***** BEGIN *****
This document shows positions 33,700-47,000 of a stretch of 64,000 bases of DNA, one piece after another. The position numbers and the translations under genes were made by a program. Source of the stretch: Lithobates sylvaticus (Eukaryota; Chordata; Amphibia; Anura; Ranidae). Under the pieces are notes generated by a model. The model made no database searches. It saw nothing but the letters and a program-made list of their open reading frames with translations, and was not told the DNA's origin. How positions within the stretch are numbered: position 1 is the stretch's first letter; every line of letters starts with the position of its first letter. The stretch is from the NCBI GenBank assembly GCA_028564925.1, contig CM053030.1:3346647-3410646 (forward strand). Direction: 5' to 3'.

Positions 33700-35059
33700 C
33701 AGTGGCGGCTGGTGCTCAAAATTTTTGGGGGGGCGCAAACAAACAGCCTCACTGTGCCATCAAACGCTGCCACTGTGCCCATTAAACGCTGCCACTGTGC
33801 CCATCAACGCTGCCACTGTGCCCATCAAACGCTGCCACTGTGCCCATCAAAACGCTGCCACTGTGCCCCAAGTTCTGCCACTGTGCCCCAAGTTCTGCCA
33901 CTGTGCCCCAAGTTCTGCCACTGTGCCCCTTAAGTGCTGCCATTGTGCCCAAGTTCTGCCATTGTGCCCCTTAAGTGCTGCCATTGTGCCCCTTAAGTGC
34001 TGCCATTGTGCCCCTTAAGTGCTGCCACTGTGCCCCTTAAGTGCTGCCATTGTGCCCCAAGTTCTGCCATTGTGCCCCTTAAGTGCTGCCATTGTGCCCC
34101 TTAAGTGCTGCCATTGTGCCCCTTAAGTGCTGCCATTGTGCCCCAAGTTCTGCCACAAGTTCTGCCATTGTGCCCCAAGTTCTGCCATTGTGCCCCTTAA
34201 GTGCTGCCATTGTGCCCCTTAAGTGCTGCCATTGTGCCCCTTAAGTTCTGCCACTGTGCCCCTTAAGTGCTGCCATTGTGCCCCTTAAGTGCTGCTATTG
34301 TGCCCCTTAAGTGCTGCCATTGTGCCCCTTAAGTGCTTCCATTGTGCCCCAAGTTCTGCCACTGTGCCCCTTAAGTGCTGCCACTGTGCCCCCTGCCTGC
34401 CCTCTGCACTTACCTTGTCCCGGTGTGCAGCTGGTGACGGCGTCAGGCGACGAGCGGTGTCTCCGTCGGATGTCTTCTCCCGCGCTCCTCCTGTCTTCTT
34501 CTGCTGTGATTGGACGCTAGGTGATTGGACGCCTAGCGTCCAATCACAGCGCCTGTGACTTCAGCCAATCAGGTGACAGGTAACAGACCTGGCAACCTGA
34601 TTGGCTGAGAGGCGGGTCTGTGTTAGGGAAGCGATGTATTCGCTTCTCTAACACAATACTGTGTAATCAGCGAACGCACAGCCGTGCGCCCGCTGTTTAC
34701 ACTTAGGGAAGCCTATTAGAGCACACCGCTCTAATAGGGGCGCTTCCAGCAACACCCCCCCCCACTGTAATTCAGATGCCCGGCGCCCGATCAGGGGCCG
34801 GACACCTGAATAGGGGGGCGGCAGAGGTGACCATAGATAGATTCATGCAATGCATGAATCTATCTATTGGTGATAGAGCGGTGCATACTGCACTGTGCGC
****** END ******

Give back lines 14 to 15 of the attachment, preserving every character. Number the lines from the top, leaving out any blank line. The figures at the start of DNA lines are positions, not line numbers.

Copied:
34701 ACTTAGGGAAGCCTATTAGAGCACACCGCTCTAATAGGGGCGCTTCCAGCAACACCCCCCCCCACTGTAATTCAGATGCCCGGCGCCCGATCAGGGGCCG
34801 GACACCTGAATAGGGGGGCGGCAGAGGTGACCATAGATAGATTCATGCAATGCATGAATCTATCTATTGGTGATAGAGCGGTGCATACTGCACTGTGCGC